The U.S. Food and Drug Administration approved Xuriden (uridine triacetate), the first FDA-approved treatment for patients with hereditary orotic aciduria. Hereditary orotic aciduria is a rare metabolic disorder, which has been reported in approximately 20 patients worldwide.
Hereditary orotic aciduria is inherited from a recessive gene. The disease is due to a defective or deficient enzyme, which results in the body being unable to normally synthesize uridine, a necessary component of ribonucleic acid (RNA). Signs and symptoms of the disease include blood abnormalities (anemia, decreased white blood cell count, decreased neutrophil count), urinary tract obstruction due to the formation of orotic acid crystals in the urinary tract, failure to thrive, and developmental delays.
"Today's approval and rare pediatric disease priority review voucher underscore the FDA's commitment to making treatments available to patients with rare diseases," said Amy G. Egan, M.D., M.P.H., deputy director of the Office of Drug Evaluation III in the FDA's Center for Drug Evaluation and Research (CDER). "Prior to Xuriden's approval, patients with this rare disorder had no approved treatment options."
The FDA granted Xuriden orphan drug designation because it treats a rare disease. Orphan drug designation provides financial incentives, like clinical trial tax credits, user fee waivers, and eligibility for market exclusivity to promote rare disease drug development. Xuriden was also granted priority review. An FDA priority review provides for an expedited review of drugs for serious diseases or conditions that may offer major advances in treatment. The manufacturer of Xuriden was granted a rare pediatric disease priority review voucher – a provision that encourages development of new drugs and biologics for the prevention and treatment of rare pediatric diseases.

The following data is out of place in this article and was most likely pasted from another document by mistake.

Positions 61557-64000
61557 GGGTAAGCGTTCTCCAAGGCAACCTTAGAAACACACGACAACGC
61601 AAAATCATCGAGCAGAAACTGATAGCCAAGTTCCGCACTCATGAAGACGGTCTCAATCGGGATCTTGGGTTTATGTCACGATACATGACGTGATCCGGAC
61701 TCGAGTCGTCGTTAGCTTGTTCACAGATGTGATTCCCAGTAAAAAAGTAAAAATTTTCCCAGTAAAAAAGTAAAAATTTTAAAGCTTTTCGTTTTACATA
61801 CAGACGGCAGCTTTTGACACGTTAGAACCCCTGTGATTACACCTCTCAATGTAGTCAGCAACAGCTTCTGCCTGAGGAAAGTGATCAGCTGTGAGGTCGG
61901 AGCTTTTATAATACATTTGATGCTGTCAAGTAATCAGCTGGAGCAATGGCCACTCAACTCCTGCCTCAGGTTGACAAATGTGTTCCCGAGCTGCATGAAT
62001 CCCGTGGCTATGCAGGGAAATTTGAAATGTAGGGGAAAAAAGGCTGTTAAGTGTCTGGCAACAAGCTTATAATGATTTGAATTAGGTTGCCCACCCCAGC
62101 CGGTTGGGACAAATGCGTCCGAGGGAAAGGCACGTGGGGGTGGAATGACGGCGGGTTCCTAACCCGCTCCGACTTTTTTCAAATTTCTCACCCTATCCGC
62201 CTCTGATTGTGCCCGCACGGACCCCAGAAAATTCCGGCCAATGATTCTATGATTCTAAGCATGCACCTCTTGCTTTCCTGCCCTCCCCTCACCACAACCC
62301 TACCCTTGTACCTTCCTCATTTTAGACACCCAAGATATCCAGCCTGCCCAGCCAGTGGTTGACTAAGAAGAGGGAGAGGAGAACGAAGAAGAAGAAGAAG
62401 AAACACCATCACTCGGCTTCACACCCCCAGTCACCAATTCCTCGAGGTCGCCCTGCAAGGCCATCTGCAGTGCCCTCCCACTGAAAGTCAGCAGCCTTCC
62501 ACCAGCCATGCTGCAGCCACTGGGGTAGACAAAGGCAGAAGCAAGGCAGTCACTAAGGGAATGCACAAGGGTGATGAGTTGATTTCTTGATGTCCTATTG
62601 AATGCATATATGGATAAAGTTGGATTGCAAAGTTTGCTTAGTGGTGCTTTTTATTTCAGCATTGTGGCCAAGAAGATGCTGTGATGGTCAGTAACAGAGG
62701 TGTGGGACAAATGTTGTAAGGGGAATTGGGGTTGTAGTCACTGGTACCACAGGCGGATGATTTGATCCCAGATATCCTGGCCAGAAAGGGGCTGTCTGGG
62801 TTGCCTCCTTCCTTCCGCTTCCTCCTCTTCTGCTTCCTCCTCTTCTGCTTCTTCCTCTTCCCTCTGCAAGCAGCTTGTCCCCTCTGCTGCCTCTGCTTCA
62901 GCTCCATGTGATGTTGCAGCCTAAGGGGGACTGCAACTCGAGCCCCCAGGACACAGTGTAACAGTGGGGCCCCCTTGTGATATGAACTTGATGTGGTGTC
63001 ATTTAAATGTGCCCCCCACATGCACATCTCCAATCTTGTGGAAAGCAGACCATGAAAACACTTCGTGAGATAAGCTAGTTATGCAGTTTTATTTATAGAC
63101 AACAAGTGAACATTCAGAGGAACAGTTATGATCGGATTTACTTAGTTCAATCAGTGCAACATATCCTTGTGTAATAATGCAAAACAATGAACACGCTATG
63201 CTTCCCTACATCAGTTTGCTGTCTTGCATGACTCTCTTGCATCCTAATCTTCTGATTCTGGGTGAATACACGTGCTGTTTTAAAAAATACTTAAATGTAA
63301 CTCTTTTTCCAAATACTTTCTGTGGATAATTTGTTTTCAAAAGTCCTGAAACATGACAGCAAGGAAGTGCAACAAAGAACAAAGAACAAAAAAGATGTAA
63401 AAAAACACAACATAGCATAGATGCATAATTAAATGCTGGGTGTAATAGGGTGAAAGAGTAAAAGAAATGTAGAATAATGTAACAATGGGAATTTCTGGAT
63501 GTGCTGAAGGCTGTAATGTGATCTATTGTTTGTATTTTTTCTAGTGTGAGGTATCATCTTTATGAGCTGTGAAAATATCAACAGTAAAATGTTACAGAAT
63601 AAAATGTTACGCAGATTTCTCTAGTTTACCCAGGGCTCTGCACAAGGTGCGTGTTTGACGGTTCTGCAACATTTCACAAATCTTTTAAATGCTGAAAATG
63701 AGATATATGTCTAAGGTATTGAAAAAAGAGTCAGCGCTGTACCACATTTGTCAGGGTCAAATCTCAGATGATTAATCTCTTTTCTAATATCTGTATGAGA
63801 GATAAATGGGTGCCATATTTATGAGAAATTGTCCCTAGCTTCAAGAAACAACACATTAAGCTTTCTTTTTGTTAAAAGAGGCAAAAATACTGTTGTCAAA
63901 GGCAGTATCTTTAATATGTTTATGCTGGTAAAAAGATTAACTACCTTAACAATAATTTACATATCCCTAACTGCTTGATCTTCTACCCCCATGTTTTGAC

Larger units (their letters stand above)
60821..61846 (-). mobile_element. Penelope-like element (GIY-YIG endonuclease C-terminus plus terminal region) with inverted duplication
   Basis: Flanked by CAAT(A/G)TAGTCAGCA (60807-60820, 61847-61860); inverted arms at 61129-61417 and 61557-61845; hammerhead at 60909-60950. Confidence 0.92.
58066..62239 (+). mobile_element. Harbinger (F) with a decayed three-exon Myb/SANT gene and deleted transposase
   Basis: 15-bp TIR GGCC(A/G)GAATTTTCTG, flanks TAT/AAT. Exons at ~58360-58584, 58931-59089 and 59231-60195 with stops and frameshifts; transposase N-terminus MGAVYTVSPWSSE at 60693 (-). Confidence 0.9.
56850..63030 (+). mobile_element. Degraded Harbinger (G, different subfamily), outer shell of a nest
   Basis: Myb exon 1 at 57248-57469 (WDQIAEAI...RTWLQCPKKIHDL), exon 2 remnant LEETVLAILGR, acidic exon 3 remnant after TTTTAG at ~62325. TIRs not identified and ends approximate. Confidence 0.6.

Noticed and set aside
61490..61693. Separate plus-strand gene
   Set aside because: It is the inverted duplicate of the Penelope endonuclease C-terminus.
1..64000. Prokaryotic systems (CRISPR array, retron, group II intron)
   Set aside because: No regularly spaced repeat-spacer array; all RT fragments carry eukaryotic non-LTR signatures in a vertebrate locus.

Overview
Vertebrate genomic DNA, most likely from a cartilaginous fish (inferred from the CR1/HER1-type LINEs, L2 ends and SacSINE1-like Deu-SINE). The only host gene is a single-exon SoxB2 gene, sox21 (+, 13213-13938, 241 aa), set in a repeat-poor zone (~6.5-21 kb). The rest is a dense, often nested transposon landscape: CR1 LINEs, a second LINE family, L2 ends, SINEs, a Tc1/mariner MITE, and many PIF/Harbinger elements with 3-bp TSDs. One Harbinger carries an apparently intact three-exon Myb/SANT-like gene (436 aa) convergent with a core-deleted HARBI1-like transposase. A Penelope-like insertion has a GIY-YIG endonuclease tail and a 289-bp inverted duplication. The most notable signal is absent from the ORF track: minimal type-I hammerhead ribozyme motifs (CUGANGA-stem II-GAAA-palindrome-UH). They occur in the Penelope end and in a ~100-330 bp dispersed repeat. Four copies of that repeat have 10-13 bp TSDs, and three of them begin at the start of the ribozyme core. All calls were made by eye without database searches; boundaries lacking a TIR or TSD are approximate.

Xuriden is an orally administered product intended to replace uridine. Xuriden is approved as oral granules that can be mixed with food or in milk or infant formula, and is administered once daily.
The safety and effectiveness of Xuriden were evaluated in a single arm, six-week, open-label trial in four patients with hereditary orotic aciduria, ranging in age from three to 19 years of age, and in a six-month extension phase of the trial. The study assessed changes in the patients' pre-specified hematologic parameters during the trial period. At both the six-week and six-month assessments, Xuriden treatment resulted in stability of the hematologic parameters in all four clinical trial patients. The safety and effectiveness of uridine replacement therapy were further supported by case reports from the published literature.